Markus Schächter: Unsere Produkte werden zum Gegenstand fremder Geschäftsmodelle.

Es ist wahr, andere Firmen verdienen daran, Ihre Inhalte zugänglich zu machen. Nur gehen diese Verdienste nicht auf Ihre Kosten, da wir hier nicht von einem Nullsummenspiel sprechen, sondern von klassischem Mehrwert im besten Sinne. Dies gilt ganz besonders für die öffentlich-rechtlichen Sender, für die Sie sprechen. Im Gegensatz zu ihren privatwirtschaftlichen Kollegen lässt sich wirklich nur schwer argumentieren, dass Ihre Mission dadurch gefährdet ist, wenn Google ein paar Werbungen neben Ihren Textteasern einblendet.

Markus Schächter: Die heutigen Hersteller und Verbreiter publizistischer und kultureller Inhalte verlieren die Hoheit über ihre Produkte, wenn sie nicht sehr genau aufpassen.

Die Hersteller verlieren keineswegs die Hoheit über ihre Produkte, lediglich über ihre Verbreitung – wenn überhaupt. Ich frage mich: wo genau liegt das Problem? Kontrollverlust ist eines der Kerncharakteristika des 21. Jahrhunderts. Dies gilt es als Chance zu begreifen.

Markus Schächter: Ich sage es nicht zum ersten Mal: Es wird Zeit, dass wir in Deutschland endlich aufhören, die falschen Türen zu bewachen.

Herr Schächter, hier bin ich wieder bei Ihnen. Bitte nehmen Sie sich Ihre eigenen Worte zu Herzen und hören Sie auf, die falschen Türen zu bewachen. So intuitiv der Ruf nach mehr Kontrolle auch sein mag, er ist an dieser Stelle nicht nur sinnlos, sondern schädlich. Ein Schelm, der Ihnen unterstellen würde, die allgemeine Angst im deutschen Medienbetrieb vor den Unwägbarkeiten des Medienwandels und den US-Webunternehmen auszunutzen, um den Schulterschluss mit den privaten Sendergruppen zu suchen und somit von der Kritik an den öffentlich-rechtlichen Sendern abzulenken.

Es ist ein Problem, das die öffentlich-rechtlichen Sender schon lange umtreibt: “Wie können wir unseren Erfolg messen?” Allzu häufig messen sie sich mit den Maßstäben der Privatwirtschaft: Reichweite, Page Impressions, Unique Visits. Nicht uninteressant, doch basieren diese Messgrößen auf der Grundannahme, dass Werbeplätze verkauft werden müssen. Das Paradigma im öffentlichen Rundfunk ist freilich ein anderes: Bildung, Information, Gebührenakzeptanz. Diese lassen sich nicht über Reichweite messen, andere Maßstäbe müssen her. Die öffentlich-rechtlichen Sender müssen sich nicht verstecken – aber sie müssen sich auch nicht schützend vor die Privatwirtschaft stellen. Google ist der Freund, nicht der Feind des öffentlichen Rundfunks.

If Murdoch endorses the iPad, it’s bad


In the Guardian, soon-to-be-ex media mogul Rupert Murdoch continues to claim Google steals Murdoch’s journalistic content, while the iPad might save journalism. Faced with the statement that consumers are used to getting their news for free, he reacts as follows:

Murdoch dismissed this fear, saying consumers could be forced to change their habits. “When they have got nowhere else to go they will start paying. If it is reasonable. No one is going to ask for a lot of money,” he said.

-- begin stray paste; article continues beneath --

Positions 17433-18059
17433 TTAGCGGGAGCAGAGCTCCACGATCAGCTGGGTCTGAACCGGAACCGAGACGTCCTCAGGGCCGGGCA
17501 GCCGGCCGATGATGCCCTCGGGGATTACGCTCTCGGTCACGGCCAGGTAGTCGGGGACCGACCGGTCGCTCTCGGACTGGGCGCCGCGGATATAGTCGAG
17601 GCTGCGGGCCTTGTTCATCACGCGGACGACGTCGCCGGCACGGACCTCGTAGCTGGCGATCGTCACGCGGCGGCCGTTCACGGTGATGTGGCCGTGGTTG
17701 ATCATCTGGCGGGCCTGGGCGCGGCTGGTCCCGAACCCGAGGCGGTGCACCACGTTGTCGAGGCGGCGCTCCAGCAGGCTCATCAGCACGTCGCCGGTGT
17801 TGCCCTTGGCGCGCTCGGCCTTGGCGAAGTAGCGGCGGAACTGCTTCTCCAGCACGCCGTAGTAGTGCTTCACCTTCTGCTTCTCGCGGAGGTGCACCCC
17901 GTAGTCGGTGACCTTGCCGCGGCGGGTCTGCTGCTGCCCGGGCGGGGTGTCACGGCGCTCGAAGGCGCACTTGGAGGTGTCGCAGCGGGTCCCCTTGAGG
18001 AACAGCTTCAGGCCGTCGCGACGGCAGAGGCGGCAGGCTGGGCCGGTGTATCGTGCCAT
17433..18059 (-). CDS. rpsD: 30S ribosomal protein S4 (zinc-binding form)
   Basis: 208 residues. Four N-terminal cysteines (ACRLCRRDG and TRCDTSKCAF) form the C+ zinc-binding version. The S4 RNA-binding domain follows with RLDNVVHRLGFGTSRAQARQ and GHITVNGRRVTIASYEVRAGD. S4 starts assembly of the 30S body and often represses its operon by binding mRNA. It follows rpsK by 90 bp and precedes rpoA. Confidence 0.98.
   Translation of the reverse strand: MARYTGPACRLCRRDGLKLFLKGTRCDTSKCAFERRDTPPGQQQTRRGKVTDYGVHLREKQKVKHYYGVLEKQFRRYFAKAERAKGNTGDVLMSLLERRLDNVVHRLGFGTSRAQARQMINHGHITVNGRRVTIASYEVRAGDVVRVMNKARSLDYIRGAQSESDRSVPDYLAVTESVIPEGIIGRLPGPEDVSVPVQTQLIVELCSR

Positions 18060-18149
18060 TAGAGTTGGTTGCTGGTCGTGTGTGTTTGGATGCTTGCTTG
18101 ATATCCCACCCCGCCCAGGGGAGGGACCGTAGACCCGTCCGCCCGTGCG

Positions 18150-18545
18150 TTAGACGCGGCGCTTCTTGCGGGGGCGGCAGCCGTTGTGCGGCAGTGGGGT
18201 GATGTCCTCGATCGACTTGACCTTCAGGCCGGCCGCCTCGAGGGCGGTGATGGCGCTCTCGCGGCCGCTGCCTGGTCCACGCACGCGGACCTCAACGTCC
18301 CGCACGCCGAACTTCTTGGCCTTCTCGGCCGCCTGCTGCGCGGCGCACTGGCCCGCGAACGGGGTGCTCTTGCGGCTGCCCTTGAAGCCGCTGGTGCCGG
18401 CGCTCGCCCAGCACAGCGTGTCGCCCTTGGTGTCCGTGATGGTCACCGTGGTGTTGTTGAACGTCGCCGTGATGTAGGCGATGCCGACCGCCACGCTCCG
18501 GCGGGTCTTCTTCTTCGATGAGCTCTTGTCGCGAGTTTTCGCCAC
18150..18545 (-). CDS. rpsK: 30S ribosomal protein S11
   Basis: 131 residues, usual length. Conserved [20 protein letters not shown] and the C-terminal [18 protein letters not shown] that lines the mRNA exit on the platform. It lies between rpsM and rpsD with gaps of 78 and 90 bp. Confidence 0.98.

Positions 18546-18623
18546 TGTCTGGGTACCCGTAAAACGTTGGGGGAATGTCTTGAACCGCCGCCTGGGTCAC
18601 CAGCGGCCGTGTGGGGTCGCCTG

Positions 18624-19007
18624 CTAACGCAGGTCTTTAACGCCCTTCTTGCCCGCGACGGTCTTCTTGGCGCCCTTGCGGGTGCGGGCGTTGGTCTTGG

Now we have this weird situation: users reading their news for free; the iPad trying to cater to publishers more than consumers by making ads hard to circumvent; and Murdoch protecting burying his own content behind a paywall.

So far, Murdoch has done pretty much everything wrong that could be done wrong online. Blocking out search engines and users is just one of the more obvious mistakes that prove just how little he understands the new paradigms of a digital world. It also shows he doesn’t remember that readers never really paid for news, but for all the rest in a newspaper:

In a notional town with two perfectly balanced newspapers, one paper would eventually generate some small advantage — a breaking story, a key interview — at which point both advertisers and readers would come to prefer it, however slightly. That paper would in turn find it easier to capture the next dollar of advertising, at lower expense, than the competition. (…) For a long time, longer than anyone in the newspaper business has been alive in fact, print journalism has been intertwined with these economics. The expense of printing created an environment where Wal-Mart was willing to subsidize the Baghdad bureau. This wasn’t because of any deep link between advertising and reporting, nor was it about any real desire on the part of Wal-Mart to have their marketing budget go to international correspondents. It was just an accident. Advertisers had little choice other than to have their money used that way, since they didn’t really have any other vehicle for display ads.

Now when he endorses the iPad, that’s almost certainly a bad sign. It’s a sign that he, as a publisher is catered to. The same guy who wants to force consumers to change their behavior. The same guy who is willing to practically kill his newspapers by hiding the content from the eyes of the world.

Let’s hope that the iPad won’t empower the likes of Murdoch & Co too much. I’d rather see a device saving the industry by making the content more appealing, or easy to consume, or some third way of monetizing content. Something that makes empowers and delights consumers, not makes them slaves to archaic media moguls like Murdoch. Let’s see which device that’s going to be.